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Editorial: Funding must follow declaration of opioid emergency

President Trump took an important step the other day in calling the nation’s opioid epidemic the “worst drug crisis in American history” and declaring it a public health emergency.

The president’s declaration fell short of the sweeping national state of emergency many had expected. That would have given states access to funding from the federal Disaster Relief Fund, just like after a hurricane or tornado. The omission unleashed a torrent of criticism.

The declaration allows the government to fight opioids using “every appropriate emergency authority,” but the president did not ask for more funding for the fight. Anyone who has ever watched as ineffective government programs get funded and even overfunded understands the notion that throwing money at the problem does not always solve it. But the addiction crisis will continue its rampage unless significant federal resources are devoted to it.

The need is great, with more than 64,000 Americans dying of overdoses in 2016, including more than 250 in Erie County. So many families have lost loved ones, and they deserve some answers as to why more isn’t being done.

The president’s reaction to the toll has been measured and, to some, even slow. He announced in August that he would declare a national emergency, and here it is October.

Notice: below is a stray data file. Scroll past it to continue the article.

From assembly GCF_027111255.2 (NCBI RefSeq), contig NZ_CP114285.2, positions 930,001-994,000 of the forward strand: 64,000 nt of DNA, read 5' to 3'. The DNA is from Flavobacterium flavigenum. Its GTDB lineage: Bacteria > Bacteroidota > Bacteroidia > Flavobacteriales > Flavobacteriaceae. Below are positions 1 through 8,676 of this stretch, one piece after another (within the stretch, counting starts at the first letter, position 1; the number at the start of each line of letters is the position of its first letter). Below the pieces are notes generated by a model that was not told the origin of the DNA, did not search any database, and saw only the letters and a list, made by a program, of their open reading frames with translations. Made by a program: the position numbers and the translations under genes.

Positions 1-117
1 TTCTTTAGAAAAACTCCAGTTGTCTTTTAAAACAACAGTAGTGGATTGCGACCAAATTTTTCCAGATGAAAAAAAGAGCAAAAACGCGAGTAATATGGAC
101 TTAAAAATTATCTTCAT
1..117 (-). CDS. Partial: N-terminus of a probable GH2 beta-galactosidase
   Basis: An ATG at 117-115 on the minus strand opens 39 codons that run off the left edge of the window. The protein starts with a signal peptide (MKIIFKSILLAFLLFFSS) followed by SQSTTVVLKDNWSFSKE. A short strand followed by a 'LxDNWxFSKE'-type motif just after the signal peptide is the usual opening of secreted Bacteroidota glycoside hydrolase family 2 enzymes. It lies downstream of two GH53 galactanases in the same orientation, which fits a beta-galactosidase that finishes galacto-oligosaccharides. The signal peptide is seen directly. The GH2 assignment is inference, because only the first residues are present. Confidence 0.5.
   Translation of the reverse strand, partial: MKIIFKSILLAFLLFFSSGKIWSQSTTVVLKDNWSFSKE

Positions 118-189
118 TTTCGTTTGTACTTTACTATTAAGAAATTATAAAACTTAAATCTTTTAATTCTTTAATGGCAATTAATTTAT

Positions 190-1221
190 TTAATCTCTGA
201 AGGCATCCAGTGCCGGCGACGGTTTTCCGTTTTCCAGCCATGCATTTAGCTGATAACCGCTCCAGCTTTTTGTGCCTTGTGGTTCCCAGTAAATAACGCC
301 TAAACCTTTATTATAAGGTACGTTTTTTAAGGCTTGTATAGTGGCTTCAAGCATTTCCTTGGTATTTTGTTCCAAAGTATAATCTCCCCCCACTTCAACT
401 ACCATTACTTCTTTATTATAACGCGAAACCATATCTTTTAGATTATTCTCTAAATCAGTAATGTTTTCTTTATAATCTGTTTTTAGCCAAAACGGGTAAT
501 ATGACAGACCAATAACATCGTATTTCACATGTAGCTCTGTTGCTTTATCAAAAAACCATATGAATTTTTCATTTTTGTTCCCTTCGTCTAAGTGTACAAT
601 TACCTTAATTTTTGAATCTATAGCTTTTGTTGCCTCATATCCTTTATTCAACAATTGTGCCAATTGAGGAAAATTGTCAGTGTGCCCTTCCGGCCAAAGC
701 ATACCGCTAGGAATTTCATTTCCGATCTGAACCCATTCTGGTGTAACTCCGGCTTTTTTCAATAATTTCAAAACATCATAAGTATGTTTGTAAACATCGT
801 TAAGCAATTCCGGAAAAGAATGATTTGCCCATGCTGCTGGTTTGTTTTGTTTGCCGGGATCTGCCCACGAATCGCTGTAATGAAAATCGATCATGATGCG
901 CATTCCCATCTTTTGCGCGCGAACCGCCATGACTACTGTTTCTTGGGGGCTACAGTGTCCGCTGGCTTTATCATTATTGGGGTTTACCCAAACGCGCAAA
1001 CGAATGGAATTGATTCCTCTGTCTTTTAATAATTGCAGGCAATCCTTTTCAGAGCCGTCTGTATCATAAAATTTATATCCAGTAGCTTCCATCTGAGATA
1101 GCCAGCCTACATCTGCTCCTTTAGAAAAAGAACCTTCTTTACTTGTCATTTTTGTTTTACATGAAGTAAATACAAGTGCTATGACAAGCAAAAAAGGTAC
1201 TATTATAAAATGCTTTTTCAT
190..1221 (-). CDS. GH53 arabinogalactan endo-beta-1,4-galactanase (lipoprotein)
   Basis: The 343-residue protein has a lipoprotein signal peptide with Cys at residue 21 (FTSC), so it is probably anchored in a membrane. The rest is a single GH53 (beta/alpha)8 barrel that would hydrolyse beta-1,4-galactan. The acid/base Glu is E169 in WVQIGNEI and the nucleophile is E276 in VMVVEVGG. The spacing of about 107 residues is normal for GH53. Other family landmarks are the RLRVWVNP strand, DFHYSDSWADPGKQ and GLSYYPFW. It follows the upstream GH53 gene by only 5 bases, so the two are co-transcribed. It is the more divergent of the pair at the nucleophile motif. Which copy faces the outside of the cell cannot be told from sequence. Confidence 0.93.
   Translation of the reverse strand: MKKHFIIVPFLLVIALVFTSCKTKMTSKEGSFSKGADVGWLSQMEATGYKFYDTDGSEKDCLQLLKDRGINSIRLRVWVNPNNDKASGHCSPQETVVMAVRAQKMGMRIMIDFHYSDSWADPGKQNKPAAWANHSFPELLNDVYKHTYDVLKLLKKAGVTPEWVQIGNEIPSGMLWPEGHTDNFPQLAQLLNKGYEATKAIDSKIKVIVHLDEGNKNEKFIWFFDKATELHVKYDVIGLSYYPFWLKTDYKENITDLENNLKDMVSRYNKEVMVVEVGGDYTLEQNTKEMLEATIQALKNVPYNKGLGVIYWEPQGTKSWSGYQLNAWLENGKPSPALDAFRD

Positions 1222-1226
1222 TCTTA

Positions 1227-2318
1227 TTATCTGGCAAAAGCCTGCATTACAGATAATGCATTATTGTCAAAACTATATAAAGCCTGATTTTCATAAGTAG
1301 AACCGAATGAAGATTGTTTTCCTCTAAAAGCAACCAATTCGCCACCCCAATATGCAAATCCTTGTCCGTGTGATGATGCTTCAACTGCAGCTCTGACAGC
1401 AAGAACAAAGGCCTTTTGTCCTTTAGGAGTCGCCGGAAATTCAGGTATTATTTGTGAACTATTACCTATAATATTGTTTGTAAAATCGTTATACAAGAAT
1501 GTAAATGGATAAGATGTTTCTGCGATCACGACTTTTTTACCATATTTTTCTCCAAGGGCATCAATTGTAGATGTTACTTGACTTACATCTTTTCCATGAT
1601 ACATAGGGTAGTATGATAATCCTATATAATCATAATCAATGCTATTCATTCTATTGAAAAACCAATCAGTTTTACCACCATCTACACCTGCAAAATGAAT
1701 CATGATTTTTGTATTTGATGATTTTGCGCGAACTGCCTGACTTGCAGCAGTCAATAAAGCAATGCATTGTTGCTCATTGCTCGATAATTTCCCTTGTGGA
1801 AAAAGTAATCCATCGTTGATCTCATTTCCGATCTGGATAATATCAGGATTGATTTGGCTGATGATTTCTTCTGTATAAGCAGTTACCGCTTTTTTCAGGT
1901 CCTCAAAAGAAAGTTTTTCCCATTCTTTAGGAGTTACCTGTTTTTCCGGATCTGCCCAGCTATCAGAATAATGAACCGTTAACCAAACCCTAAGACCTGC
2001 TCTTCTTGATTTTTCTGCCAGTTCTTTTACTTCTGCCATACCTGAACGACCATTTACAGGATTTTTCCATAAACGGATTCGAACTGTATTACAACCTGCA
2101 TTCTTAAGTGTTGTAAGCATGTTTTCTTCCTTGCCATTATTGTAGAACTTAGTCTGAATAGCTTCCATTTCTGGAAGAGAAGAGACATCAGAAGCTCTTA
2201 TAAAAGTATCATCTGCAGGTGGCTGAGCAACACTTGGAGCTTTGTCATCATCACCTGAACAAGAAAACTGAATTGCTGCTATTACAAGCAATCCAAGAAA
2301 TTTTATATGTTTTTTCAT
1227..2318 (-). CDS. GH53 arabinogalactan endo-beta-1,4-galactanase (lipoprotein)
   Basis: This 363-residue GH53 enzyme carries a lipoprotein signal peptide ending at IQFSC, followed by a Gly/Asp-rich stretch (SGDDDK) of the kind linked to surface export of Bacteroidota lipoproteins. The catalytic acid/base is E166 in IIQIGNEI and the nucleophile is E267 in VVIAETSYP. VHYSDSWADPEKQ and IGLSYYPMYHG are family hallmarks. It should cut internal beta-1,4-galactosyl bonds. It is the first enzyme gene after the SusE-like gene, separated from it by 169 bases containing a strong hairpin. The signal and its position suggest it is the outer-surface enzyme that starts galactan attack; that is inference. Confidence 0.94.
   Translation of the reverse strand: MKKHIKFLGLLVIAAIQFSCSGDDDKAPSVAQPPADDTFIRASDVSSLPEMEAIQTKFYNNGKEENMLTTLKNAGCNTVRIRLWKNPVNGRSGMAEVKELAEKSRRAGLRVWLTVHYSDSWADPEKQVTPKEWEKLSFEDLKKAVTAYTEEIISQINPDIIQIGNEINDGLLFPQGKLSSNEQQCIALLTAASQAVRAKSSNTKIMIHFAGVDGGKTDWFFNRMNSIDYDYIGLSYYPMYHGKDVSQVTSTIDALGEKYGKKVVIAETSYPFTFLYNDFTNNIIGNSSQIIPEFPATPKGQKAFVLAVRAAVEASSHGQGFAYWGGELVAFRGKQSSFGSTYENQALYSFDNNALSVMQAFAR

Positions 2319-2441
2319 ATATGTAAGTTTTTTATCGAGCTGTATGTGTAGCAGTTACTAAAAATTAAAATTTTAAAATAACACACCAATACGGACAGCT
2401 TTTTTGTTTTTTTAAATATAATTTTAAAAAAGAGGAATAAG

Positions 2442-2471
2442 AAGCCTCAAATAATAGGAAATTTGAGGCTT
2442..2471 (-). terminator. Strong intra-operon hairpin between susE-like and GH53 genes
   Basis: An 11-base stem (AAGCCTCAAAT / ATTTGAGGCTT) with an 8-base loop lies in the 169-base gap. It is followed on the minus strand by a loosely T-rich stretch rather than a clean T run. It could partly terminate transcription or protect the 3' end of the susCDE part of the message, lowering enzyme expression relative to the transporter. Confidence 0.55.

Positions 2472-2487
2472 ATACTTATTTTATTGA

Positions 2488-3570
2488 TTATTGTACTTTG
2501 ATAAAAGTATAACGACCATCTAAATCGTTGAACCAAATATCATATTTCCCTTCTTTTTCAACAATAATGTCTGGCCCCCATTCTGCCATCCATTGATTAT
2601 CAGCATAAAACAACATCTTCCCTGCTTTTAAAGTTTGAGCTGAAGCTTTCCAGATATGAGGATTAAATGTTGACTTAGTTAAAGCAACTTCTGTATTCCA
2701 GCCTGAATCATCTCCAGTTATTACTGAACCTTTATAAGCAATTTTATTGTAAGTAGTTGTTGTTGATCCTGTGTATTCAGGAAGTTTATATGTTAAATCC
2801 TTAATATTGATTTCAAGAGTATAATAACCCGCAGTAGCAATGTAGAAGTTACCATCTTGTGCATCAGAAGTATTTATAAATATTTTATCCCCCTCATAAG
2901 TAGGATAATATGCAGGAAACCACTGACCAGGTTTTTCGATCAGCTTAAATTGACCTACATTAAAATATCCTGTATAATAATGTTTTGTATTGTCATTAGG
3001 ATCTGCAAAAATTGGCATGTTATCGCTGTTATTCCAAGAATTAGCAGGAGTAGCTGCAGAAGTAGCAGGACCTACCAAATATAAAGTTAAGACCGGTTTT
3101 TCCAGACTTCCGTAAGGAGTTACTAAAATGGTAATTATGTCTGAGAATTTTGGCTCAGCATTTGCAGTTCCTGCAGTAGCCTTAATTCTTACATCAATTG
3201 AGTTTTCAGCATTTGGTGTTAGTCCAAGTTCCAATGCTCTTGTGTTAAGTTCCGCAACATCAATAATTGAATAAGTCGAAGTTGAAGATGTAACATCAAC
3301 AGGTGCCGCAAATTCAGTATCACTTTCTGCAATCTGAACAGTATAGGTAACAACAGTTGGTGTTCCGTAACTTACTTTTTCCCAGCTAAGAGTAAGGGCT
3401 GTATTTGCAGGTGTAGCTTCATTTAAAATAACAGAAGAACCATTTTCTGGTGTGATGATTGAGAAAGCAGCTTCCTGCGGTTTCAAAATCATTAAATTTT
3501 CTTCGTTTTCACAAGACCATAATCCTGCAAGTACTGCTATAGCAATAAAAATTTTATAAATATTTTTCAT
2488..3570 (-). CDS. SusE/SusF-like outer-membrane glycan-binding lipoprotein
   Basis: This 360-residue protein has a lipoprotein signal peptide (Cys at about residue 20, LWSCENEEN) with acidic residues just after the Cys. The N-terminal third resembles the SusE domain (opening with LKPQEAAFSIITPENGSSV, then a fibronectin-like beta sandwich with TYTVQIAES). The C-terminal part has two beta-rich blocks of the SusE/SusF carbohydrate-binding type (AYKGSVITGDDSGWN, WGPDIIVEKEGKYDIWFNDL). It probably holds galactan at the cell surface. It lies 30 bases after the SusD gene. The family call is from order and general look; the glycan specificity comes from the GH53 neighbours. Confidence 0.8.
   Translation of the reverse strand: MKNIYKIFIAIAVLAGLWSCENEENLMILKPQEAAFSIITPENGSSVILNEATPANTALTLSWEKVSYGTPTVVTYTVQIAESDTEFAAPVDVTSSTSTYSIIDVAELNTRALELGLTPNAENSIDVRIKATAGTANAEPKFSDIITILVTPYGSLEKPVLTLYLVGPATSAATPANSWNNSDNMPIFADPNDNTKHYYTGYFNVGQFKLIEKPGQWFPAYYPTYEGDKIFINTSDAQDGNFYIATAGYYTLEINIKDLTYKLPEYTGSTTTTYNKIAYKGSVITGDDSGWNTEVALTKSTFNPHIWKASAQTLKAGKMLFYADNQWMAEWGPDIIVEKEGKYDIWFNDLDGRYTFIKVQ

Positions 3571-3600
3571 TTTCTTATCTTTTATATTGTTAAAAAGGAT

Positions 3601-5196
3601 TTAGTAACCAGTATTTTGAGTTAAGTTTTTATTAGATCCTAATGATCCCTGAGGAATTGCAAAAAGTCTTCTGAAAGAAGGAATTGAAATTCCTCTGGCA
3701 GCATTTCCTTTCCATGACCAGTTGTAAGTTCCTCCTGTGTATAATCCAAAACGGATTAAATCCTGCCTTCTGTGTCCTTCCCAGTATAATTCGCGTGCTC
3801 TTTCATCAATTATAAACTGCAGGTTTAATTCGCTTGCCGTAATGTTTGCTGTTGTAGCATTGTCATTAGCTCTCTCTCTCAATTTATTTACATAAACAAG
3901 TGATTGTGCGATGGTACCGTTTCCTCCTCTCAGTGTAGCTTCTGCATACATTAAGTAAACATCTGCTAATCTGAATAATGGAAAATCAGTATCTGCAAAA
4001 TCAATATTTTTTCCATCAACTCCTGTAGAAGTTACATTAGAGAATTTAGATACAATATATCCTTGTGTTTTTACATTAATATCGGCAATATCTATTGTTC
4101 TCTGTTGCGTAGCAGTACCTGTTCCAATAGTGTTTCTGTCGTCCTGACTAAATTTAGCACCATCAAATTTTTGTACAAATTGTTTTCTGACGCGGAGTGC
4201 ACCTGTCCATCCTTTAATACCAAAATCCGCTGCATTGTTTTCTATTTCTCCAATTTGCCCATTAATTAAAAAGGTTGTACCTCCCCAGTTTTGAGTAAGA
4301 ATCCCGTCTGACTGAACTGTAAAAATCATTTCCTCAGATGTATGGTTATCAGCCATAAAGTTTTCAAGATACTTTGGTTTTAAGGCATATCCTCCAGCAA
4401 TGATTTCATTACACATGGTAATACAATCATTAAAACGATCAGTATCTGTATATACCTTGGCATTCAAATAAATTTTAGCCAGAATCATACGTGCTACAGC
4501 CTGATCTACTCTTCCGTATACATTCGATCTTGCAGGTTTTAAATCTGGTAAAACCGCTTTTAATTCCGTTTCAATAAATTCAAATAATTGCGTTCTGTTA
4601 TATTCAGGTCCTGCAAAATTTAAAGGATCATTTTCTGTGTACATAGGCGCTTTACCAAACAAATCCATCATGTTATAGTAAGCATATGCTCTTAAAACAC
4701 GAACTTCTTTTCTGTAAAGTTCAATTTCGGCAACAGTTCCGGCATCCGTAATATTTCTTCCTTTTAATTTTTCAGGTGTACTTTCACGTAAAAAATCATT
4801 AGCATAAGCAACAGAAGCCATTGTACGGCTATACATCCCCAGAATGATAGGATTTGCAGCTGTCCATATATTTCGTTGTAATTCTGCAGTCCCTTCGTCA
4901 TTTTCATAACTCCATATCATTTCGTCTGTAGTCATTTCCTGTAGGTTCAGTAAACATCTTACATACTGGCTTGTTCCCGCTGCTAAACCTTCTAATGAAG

Trump seems to understand addiction. In making the announcement, he invoked his own difficult family history and talked about his brother, Fred, who died of complications related to alcoholism. He gave credit to his brother for warning of the effects of drinking and offered that a “concerted” national advertising campaign could be effective in keeping people from becoming addicted to opioids and other drugs.

It will take much more than advertising to make a dent in this continuing disaster. Localities and states have already made significant investments, but the federal government needs to take the lead. Only a long and concerted effort on many fronts will make significant headway in the fight against opioid addiction.

What is needed is a strategic approach that uses data to direct resources to successful programs. Call it a domestic Marshall Plan – the American effort to rebuild Europe after World War II. What the president can’t do is stand aside after declaring the public health emergency. He needs to find the funds and leadership to combat this growing menace. The federal government has the tools to do a lot of good, and must get moving. Lives depend on it.

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